Tuesday, January 13, 2015
Just returned from the Denver Fly Fishing Show…I drove with Steven. We had shit roads going down there which ended up making it a14 hour trip and crap roads today following a meeting in Denver making it a 12 hour drive. Show was alright, probably had more fun than was productive business wise. Have a couple days home and then heading to Boston on Thursday morning.
Most significant of things at the show? I ran into two guides that, together created one of the more influential days of my fly-angling life. I believe the day was July 5, 1992 (maybe 1993) but the destination was definitely the Dolores River in SW Colorado. I had been seriously committed to fly-fishing for a year or two at the time and this was the first guided fly-fishing trip. I had gashed my ankle the day before with a hatchet while cutting firewood the day before and remember having to call the local urgent care on July 4…thus I remember the date mores than the year.
Mom, dad and myself headed off somewhere and met up with the guides on the morning of the 5th for a an hour or tow drive for a day of wading with Telluride guides John Duncan and Frank Smethurst. The day was significant for many reasons, but what impacted me mostly was the enthusiasm and love for the sport that the guides showed. Honestly, it probably inspired me to want to do what I do more than any other experience in my life.
The river was high and dirty, we spooked a rattlesnake at the rivers edge on the first hole. I fished the morning with my mom and John. I don't know how many fish we got, but I know that I landed a massive 22"+ cutthroat that morning which took us way downstream, screaming with excitement the whole time. We landed and it, celebrated wildly, and fished on until lunch with a few more fish here and there. No camera in those days, but I can still remember the sense of shock we all had when that fish first showed itself in that muddy water.
After lunch, the guides split us up with my parents going with John and me with Frank. I could tell Frank was feeling some pressure, as John had got me on a big fish in the morning, while he his morning was slow. Frank spotted a Smallmouth in a back eddy, I cast at it, missed it. That was to be the highlight, I could tell. he put a San Juan on for me and had me fish some in between us laughing and smoking Camels along the bank. At some point that afternoon, I hooked another big fish, this one had a 14" rainbow which was just barely partially digested poking out of it's mouth when it came to hand. I remember he was all jacked up about that rarity of seeing that and the fact that the fish we landed was still willing to eat a worm, despite having a fish that was half it's length hanging out of it's throat! No camera again, but I remember the feeling I had as if it were this morning!
Anyway, it was an amazing day in terms of fishing and understanding what fishing means to me. To experience those moments with those fish on that day with a couple of other anglers that appreciated it as much or more than me changed everything for me in terms of where my life was headed. From that point on, I knew that there was much more to fly-fishing for trout than just catching a few fish and telling stories.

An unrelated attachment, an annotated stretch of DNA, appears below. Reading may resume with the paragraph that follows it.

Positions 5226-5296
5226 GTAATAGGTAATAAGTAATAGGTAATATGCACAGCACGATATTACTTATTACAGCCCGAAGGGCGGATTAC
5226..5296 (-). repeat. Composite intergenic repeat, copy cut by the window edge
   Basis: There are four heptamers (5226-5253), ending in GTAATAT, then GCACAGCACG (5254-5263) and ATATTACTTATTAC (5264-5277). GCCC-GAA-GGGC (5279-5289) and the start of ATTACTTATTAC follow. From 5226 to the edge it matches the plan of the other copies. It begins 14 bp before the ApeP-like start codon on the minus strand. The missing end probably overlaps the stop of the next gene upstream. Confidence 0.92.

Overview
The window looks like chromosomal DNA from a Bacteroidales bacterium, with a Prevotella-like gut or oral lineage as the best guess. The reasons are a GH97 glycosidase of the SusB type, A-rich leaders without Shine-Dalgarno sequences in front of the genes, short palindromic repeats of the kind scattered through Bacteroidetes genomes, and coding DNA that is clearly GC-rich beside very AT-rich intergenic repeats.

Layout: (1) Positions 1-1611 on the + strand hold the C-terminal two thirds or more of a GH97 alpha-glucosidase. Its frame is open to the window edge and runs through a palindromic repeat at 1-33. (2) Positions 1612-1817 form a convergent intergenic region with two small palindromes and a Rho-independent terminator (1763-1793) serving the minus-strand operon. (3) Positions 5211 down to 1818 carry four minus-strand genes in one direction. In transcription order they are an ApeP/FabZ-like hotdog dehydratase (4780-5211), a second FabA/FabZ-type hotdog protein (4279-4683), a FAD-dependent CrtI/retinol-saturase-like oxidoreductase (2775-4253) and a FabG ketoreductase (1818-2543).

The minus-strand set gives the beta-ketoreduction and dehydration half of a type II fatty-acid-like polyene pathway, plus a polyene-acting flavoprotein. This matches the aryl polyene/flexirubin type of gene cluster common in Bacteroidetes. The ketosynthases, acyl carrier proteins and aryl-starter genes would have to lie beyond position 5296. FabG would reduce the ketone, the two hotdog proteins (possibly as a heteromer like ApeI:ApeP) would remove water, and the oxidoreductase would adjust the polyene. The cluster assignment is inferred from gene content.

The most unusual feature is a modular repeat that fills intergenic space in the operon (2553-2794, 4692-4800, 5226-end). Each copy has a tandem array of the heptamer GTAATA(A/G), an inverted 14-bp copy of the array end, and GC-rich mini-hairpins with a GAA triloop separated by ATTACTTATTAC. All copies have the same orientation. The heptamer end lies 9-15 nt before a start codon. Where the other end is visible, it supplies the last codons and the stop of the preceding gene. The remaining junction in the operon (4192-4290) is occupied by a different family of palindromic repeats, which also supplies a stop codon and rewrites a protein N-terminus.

Now, fast-forward to 2013, mid-July in Las Vegas. I ran into John at a trade show, introduce myself and watch as the recognition comes across his face. He instantly retold our experience 20 years earlier on the Dolores down to the fly we had used and stretch of river. He recalled the day as freshly as it has sat in my brain for 20 years or more.
I had not seen Frank since that day on the Dolores until this past weekend, but I have followed him here and there as he has become a bit of fly-fishing celebrity. He's done some movies (Running Down the Man), hosted a FF TV show, and is generally considered one of the modern-day ambassadors of the sport.
I walked up to Frank this past Friday, and gave him the "do you remember?" It took a few seconds, but the recognition came quickly along with the fly, regurgitated fish, and stretch of river we shared that day on the Dolores.
The thing with that day, and the reason I thought the tale worth retelling lies in the fact that some days really are golden. For me, it was one pivotal day on the water during which I came to appreciate that there is very little in life that gives me a sense of connectivity to the world like a day spent fly-fishing for trout in cold water. I learned that there is much more to this simple sport than simply the "tug being the drug." I learned that there is much more to being a good fishing guide than teaching techniques and regurgitating natural history BS.
The gift of seeing Frank and John this past weekend was not lost on me. The realization that something about that day rooted itself into our "fishing-souls" in a way that became truly unforgettable, yet it really was just a day on the water, fishing for trout. I'm thankful to Frank and John for that day on the Dolores and the lessons learned. More importantly, they showed me what happiness could look like at a time in my life during which happiness seemed so utterly unattainable to me.